Nvidia support for Linux UPDATED!

Linux inventer Linus Torvalds gave a talk recently at Aalto University in Finland. It is a very interesting talk that anyone involved in Open Source technology or computer software development would enjoy. During the talk, the issue of support for Linux from hardware manufacturers came up, and Linus had a comment for Nvidia, which it seems is not only non-supportive but maybe even anti-OpenSource. Linus’s comment is below the fold becuase it is not work safe:

If your browser does not support moving GIF’s then you may want to go to the source, here.

UPDATE: Nvidia has responded. They say everything is fine. See: NVIDIA PR Responds To Torvalds’ Harsh Words


  1. #1 Marion Delgado
    June 19, 2012

    I second that emotion.

  2. #2 Ian Kemmish
    June 20, 2012

    If someone behaved that immaturely towards me, I would choose not to let him mess up my nice products either. It is, after all, a free country, even if Open Source advocates sometimes seem to wish it weren’t. On the basis of that clip, Mr Torvalds has only himself to blame.

  3. #3 Greg Laden
    June 20, 2012

    Ian, it isn’t the case that Linus gave Nvidia the finger before years of them messing around. Of all the people in the Linux-oriented OpenSource community, Torvalds is often the first to say that if OS developers don’t produce a product but the commercial sector does, then use the commercial product. (Instead of the purist approach which is to heat up a soldering iron and poke your own eyes out with it.)

  4. #4 Derpicus
    June 20, 2012

    Ian, go back to using your windows xp machine and browser with IE6. Seriously, die in a fire. Kthxbai.

  5. #5 Wow
    June 20, 2012

    Ian, the point is that NVidia are acting immaturely to Linux. Heck, to their customers.

    The difference being that you don’t consider their blase dismissal of a large section of their paying customers as immature.

  6. #6 Derpnation
    June 20, 2012

    What is funny is if you watch the whole video at the end he talks about this comment he made. He goes on to say he did it to get a reaction out of poeple, because the people that would be offended by this probably needed a nice little troll.

  7. #7 george.w
    Normal, IL
    June 21, 2012

    Note to Nvidia; everything is not fine. I bought a laptop with Nvidia video on it but didn’t really think about it before because I’d always had good results with my previous lapto – which had Intel video. it hadn’t occurred to me that video could be a problem. Well, lesson learned. Next laptop I will be VERY careful not to get Nvidia.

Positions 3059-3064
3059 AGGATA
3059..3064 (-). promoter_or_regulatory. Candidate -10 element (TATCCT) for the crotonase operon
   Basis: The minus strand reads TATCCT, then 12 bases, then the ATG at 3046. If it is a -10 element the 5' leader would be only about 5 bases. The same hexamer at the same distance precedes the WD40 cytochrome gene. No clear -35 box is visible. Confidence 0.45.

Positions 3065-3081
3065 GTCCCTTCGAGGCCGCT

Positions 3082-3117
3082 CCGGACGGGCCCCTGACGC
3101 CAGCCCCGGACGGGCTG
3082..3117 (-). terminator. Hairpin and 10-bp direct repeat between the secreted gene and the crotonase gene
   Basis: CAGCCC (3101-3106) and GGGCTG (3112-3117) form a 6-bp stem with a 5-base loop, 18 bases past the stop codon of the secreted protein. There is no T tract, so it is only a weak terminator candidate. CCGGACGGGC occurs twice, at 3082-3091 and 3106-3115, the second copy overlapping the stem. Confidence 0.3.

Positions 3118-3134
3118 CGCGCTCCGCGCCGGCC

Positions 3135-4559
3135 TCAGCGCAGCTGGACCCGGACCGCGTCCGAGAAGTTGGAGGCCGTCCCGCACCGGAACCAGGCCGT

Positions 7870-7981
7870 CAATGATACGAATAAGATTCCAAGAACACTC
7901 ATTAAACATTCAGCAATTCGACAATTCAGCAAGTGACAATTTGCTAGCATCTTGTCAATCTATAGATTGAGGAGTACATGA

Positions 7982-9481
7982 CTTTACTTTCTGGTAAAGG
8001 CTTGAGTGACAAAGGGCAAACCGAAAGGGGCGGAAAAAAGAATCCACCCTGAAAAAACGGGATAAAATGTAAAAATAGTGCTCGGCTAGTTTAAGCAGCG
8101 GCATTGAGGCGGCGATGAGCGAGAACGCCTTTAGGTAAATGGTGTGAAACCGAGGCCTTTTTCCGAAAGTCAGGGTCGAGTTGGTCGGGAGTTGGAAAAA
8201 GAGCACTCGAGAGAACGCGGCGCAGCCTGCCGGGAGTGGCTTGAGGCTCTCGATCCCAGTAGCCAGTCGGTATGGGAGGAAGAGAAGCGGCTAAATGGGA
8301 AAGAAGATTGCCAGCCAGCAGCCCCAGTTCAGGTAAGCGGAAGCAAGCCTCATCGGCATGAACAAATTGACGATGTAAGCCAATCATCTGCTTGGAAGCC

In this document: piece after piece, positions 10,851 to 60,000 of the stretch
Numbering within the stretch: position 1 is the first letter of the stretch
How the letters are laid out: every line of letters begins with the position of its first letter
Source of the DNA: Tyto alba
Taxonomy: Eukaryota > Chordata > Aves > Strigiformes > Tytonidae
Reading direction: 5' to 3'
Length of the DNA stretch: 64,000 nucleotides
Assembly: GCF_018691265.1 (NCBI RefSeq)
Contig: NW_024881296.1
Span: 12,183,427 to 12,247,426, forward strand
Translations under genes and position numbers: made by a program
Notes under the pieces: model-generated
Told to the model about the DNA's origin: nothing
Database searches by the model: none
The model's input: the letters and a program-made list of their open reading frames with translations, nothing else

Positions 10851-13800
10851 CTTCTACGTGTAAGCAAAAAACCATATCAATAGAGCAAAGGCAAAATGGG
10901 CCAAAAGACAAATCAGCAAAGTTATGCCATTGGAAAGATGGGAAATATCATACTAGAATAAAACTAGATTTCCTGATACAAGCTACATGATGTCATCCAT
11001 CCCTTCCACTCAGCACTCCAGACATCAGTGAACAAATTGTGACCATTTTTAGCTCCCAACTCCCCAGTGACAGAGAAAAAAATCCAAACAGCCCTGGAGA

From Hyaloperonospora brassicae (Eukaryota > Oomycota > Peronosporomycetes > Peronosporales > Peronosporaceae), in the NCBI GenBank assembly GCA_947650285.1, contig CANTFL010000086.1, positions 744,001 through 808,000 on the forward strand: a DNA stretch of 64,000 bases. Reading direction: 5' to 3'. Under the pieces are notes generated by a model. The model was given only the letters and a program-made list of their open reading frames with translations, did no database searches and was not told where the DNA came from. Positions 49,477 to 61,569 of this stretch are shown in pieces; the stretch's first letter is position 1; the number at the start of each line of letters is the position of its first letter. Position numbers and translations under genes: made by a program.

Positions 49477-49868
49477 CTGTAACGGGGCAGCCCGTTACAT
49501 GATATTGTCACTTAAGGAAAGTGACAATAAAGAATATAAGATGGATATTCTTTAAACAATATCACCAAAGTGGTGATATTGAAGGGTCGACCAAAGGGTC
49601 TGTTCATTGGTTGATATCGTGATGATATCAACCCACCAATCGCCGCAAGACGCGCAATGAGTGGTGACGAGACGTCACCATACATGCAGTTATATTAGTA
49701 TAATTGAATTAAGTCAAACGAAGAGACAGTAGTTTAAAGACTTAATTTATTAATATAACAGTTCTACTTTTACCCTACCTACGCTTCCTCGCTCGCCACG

8. #8 zedman2k
    June 21, 2012

    The bottom line is if Nvidia does not want to work with Linux then Linux users just stop using Nvidia.
    Simple fact your system will work faster w/o them for the lack of drivers.

  9. #9 MadScientist
    June 22, 2012

    Next time I make sure I get an AMD GPU (or even *yuck* – Intel). I have a 6800 GTX which is almost 6 years old already and the NVidia driver causes tearing and other artefacts. I just hope AMD doesn’t go all funny – years ago I used Matrox then they went bad, then NVidia because they had much better support than ATI, but now that ATI/AMD support a free driver (though they seem to be a bit slow to release support for any particular chip) I think AMD is the way to go.

  10. #10 Wow
    June 22, 2012

    Long term, definitely.

    And you get a double benefit: by being behind the curve you get more performance per dollar. Heck get two and run SLI and you’re faster than the next gen equivalent that costs three or four times as much as one midrange last-gen card!

  11. #11 Craig Talbert
    Denver, CO
    June 23, 2012

    Ian – I have read other criticism of this based on it’s like of “maturity” or “professionalism.” If you introspect for a moment, I think you’ll have to admit that there’s not much more substance to calling someone immature or unprofessional than there is to calling someone fat. All three are inherently subjective, not necessarily bad, and basically say “You’re not conforming to my desired norms.” When people’s desired norms are bad (counter-productive, anti-social, etc), not conforming to them may be a good thing.